From 1979 until 1981, Mrs. Collins served as the chairwoman of the Congressional Black Caucus and during her tenure was the first African-American woman to serve as a Democratic Majority Whip At-Large. Mrs. Collins last ran for office in 1994, when she was re-elected with 79 percent of the vote.

At the time she stepped down in 1995 at age 64, she’d been the longest serving black congresswoman to date.

During her 23 years in Congress, Mrs. Collins fought credit fraud against women and advocated for gender equality in college sports. She cosponsored the Child Safety Protection Act which requires warning labels on toys with parts little enough to be swallowed by small children.

Davis had run against her in 1984 and 1986, criticizing her for backing Jane M. Byrne, against Harold Washington in the mayoral race. Davis eventually had a post office, 433 W. Harrison, named for her.

“I learned a great deal. I did,” the congressman said of the sound defeats. “Cardiss surprised many people.”

She chaired the Government Activities and Transportation Sub-Committee, fighting for increased airplane safety.

Mrs. Collins called in 1990 for a national boycott of all Colgate-Palmolive products if the company didn’t halt production of “Darkie” toothpaste, something the Congressional Black Caucus had been calling for since 1988.

In 1993, she defended the decision of the first African American woman senator — Illinois’ Carol Moseley-Braun — to break another barrier: By wearing pants on the Senate floor, something a woman had never done before.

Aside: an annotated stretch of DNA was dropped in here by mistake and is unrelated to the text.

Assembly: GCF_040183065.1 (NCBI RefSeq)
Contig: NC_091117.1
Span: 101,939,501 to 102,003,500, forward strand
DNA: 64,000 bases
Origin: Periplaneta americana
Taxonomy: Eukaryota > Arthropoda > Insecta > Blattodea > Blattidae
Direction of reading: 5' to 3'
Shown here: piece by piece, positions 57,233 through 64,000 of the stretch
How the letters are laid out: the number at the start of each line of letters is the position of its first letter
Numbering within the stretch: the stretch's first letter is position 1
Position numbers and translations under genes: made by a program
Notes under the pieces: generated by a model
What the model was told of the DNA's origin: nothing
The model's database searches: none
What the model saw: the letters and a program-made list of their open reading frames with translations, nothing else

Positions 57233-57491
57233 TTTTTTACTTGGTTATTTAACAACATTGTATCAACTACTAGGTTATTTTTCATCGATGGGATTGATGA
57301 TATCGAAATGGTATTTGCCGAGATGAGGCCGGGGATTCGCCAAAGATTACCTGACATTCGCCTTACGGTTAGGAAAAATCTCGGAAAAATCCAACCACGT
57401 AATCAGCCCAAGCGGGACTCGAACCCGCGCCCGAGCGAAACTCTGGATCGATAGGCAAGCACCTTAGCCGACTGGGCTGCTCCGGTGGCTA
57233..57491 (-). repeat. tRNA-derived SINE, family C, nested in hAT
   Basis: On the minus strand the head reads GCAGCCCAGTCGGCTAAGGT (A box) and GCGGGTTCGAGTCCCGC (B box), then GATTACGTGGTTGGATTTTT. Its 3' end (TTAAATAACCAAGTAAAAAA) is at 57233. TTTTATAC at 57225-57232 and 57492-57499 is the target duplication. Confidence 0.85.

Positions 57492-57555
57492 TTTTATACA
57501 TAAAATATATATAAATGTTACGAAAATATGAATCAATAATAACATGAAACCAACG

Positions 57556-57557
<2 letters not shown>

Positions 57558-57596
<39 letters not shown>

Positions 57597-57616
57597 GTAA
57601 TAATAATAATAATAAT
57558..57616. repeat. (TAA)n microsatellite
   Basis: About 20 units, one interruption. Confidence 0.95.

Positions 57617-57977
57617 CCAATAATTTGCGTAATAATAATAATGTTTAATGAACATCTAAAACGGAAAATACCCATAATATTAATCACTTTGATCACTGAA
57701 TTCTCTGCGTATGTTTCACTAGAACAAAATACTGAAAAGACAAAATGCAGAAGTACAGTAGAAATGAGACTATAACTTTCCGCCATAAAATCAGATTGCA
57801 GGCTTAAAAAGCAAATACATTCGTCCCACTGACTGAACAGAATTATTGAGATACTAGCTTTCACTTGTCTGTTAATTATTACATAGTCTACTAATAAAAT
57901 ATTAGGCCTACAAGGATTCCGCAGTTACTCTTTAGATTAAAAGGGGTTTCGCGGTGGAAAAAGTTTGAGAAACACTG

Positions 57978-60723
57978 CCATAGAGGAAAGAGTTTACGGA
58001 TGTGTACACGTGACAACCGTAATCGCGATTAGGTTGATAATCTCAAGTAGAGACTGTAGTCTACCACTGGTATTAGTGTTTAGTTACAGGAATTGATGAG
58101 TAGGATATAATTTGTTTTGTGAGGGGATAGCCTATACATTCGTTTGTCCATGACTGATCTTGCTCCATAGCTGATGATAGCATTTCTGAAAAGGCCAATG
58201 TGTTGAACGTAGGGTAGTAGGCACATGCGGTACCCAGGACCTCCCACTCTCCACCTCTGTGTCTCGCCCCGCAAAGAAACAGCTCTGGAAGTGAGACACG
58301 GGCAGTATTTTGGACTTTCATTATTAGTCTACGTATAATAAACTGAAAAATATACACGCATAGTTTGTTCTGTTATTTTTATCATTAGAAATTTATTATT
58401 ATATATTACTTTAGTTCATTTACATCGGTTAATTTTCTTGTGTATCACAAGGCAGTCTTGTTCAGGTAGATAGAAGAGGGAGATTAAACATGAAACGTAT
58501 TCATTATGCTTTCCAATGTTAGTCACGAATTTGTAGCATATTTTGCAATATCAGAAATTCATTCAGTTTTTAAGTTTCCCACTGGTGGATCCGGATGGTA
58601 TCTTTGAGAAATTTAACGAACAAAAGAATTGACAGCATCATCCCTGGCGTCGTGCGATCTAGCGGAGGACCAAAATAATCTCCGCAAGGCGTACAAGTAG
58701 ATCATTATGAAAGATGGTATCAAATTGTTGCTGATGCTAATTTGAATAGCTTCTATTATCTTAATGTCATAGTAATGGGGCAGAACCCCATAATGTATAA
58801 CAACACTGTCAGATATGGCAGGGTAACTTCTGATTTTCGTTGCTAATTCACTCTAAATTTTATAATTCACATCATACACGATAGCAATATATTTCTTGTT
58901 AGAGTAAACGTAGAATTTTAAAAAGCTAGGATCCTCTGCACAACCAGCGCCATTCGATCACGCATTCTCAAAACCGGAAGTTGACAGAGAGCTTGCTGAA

“They shouldn’t be concerned about the dress code unless the men senators start wearing dresses,” Mrs. Collins said.

Mrs. Collins also urged the Congressional Black Caucus to decline a White House invitation issued by President Bill Clinton because he dumped an African American professor he’d nominated as his first nominee for assistant attorney general of civil rights.

Sun-Times columnist Vernon Jarrett noted at the time that the moment “is profoundly significant and symbolic” because of who Collins was.

“Often considered a black ‘moderate,’ she has never been noted for ‘extravagant’ oratory, and by no measurement can the Chicagoan be considered a ‘black radical,’” he wrote of Mrs. Collins

U.S. Rep. Bobby Rush said Tuesday that Mrs. Collins “should always be remembered for her work, determination and strength to help and serve the poor and middle class, African-Americans and women.” A pioneer of her time, she was an effective policy maker and Representative where she set the benchmark for many Members of Congress to emulate.”

Governor Pat Quinn called her a “trailblazer” and “one of the strongest, most dedicated public servants in Illinois history.”

“She inspired generations with her never-ending fight for consumers and unmatched commitment to her constituents on the West Side of Chicago,” the governor said in a statement.

“Cardiss Collins is a legend in our state. She will be greatly missed.”

Contributing: AP